#SpheresOfQueer: Moonga K. talks the importance of knowing where you come from and loving where you’re going

Having just released his second single, “My Mind” off his upcoming EP, and celebrating the news of his first-ever SAMA nomination, the timing for featuring singer, songwriter, creative director, and social activist, MOONGA K. in our #SpheresOfQueer campaign couldn’t be more perfect.

“uhm. ok. wow. never been nominated for anything in my life…”, reads the opening line of a recent Instagram post acknowledging the SAMA nomination for his last record Candid, created alongside producer Greg Abrahams, and mixed & mastered by PHfat’s Mike Zietsman & Vicente Espi.

But this SAMA moment has been 19 years in the making, with Moonga singing since the age of six and performing since the age of nine. He takes me back to Gaborone, Botswana where he grew up, to his early performing years, “I was a really out there kid, and I was obsessed with Destiny’s Child and Janet Jackson. And it was just really nice to have support, literally, all the folks were just like, ‘This kid can sing, and he really loves this shit so let’s give him a platform’.”

Photo cred The 1988 Films

He half-laughs, half-shakes his head when he explains how his mother may have taken her support a little too far, from fan to mom-ager. “That lady worked me to the bone in rehearsals,” he shakes his head, “She would make me sing for hours, and she would be like, ‘You gotta sing like this is the last performance you’re ever gonna do’,” – classic mom-ager moves, we laugh.

And, in retrospect, he considers it the discipline he needed.

MOONGA K. mentions his cosmopolitan private schooling in Botswana, being surrounded by people from all over the world, and how especially important it was for his father to teach him about where he came from. “My dad really just wanted us to know the realities of the world,” he starts, “He just wanted us to know the history of where we come from and the fights that have taken place to give us the independence we have today.”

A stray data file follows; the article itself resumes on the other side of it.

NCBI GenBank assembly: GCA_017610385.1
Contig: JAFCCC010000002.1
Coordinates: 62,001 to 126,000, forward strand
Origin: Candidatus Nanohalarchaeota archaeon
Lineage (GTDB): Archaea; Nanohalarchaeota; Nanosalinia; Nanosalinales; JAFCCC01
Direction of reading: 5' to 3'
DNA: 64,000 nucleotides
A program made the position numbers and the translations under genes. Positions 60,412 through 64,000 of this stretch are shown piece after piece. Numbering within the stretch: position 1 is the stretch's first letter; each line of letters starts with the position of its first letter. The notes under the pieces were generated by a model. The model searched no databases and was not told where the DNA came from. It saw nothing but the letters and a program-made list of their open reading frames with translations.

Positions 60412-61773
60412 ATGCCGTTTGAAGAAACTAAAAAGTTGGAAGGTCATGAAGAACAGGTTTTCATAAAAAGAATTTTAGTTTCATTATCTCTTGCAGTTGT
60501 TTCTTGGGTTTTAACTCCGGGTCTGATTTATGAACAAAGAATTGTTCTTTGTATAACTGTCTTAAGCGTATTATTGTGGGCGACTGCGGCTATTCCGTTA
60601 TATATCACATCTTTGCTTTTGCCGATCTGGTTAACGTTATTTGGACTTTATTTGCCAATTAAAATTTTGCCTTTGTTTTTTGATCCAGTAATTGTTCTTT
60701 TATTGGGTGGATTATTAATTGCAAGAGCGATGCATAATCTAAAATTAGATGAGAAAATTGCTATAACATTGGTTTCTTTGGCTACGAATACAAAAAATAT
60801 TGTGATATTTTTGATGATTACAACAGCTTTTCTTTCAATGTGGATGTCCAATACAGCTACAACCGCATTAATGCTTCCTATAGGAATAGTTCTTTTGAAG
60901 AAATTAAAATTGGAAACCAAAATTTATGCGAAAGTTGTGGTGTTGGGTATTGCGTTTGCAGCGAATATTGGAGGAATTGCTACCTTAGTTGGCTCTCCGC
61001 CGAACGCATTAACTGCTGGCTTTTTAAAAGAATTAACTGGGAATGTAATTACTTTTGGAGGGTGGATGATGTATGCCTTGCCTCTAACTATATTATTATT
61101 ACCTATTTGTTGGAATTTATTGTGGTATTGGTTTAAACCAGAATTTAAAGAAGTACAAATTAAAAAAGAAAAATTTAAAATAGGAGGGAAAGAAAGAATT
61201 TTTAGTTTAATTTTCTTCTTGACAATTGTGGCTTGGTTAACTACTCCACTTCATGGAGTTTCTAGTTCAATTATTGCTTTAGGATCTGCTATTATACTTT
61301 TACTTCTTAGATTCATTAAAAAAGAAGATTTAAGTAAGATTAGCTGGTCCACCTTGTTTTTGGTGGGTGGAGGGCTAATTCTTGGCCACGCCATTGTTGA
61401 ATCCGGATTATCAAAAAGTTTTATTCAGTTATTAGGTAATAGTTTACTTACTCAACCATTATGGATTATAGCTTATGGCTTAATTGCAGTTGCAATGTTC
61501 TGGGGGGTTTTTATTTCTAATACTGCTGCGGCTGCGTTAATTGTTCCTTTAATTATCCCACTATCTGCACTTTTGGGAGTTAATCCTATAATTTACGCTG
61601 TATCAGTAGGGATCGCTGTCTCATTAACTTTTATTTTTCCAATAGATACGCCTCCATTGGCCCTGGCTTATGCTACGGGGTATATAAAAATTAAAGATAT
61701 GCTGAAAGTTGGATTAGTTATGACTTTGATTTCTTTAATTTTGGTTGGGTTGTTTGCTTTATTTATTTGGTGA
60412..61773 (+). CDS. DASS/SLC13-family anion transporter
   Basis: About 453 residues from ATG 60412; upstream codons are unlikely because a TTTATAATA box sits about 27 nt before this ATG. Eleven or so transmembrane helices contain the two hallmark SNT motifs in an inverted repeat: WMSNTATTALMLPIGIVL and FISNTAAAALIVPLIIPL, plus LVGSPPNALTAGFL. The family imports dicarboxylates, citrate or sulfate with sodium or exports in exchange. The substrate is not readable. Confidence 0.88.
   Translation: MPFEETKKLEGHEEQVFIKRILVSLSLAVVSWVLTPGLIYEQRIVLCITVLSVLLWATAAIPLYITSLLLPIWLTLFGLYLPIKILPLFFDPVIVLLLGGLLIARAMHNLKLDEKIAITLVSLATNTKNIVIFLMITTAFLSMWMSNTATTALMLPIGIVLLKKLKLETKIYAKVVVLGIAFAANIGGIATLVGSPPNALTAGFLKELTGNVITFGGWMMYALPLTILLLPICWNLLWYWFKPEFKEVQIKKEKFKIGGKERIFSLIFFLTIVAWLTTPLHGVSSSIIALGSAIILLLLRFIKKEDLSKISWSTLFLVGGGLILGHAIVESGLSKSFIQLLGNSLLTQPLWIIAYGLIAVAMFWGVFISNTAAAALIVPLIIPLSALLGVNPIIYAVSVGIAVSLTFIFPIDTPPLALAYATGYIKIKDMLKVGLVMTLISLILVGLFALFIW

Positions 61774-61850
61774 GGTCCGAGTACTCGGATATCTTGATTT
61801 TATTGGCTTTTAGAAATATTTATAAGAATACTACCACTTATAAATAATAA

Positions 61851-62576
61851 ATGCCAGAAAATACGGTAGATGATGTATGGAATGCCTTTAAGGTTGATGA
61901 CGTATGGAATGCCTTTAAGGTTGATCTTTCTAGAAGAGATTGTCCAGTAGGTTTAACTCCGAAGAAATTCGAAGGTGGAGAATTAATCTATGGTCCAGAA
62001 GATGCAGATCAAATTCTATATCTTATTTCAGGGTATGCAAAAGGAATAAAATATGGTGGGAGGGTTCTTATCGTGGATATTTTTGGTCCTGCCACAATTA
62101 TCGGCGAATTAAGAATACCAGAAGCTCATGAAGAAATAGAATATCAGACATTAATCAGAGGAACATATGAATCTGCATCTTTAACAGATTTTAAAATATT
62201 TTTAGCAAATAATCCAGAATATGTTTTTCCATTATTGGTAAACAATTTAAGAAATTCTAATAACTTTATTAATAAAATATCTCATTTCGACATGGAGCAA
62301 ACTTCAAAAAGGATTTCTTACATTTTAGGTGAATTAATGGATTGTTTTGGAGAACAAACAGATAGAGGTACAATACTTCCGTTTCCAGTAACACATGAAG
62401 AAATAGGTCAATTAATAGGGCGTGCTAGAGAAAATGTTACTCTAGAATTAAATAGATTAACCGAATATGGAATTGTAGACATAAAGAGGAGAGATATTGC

He confirms the powerful sense of black pride his father instilled in him and his siblings, “I don’t walk into spaces where there are white folks and feel inferior.” MOONGA K. explains that he’s come across many people of colour who are not comfortable being themselves in white spaces. “My dad was like, ‘Fuck that! You’ve gotta be loud and proud about your blackness, about who you are, because that’s your power!’”

Photo cred The 1988 Films

It’s criminal how smoothly we segue from knowing your power to the power of knowledge as we talk about his academic history. “I got two degrees. Don’t play with me,” he laughs and does the coolest shoulder shimmy I’ve ever seen. I’m particularly interested in his Sociology degree specifically because of the lyrical content in songs like “Black, Free & Beautiful” and “Rebel Time” – featuring Sampa the Great, his older cousin and musical mentor in a sense.

“I always saw myself as a social justice warrior, but I never understood how much having the foundation of knowledge is so important before you go out and speak about it,” he comments of his degree before adding thoughtfully, “Intersexual feminism, and black feminism, and all of these theories, and even the queer theories I was learning… I didn’t realise how much human beings in the past fought for us to literally just exist as we are today. And are still fighting, and I wanted to contribute to that.”

We talk about the things you can’t learn from books, like self-acceptance. “I came to a space of completely accepting myself when I came to creating my last record, ‘Candid’ which was a year-and-a-half ago,” he admits, “I wanted to create something that just was me and spoke to all the anxiety that was in me, and all the worries and fears, and as any queer person, and specifically queer people of colour, I think this idea of safety is what terrifies us because we just don’t know [what might happen if you come out and show yourself].”

As is the case with so many queer folks, he needed to move away from home – away from religious expectations – to accept himself. “It took being [in Joburg], away from home, and meeting people that think like me and are attracted to the same things as me or believe in the same things as me to be like, ‘Oh shit, this isn’t really wrong at all’,” he explains.

He drives everything home with a recent epiphany. “I woke up, I was like, ‘Bro, I’m hot as fuck! WHAT!? I can walk into spaces and make people happy, just by being there, [and by making honest music], you know? The fact that it took me 25 years to come to that conclusion is insane, but I’m here, and I’m living in that confidence, and I’m living in that power, for me personally, I think it’s so important for me to be this version of myself, because I want to make it easier for all the boys, girls, non-binary bodies, to just be themselves.”

Check out Part 1 of #SpheresOfQueer featuring Yann Horowitz here.

Photo cred the 1988 Films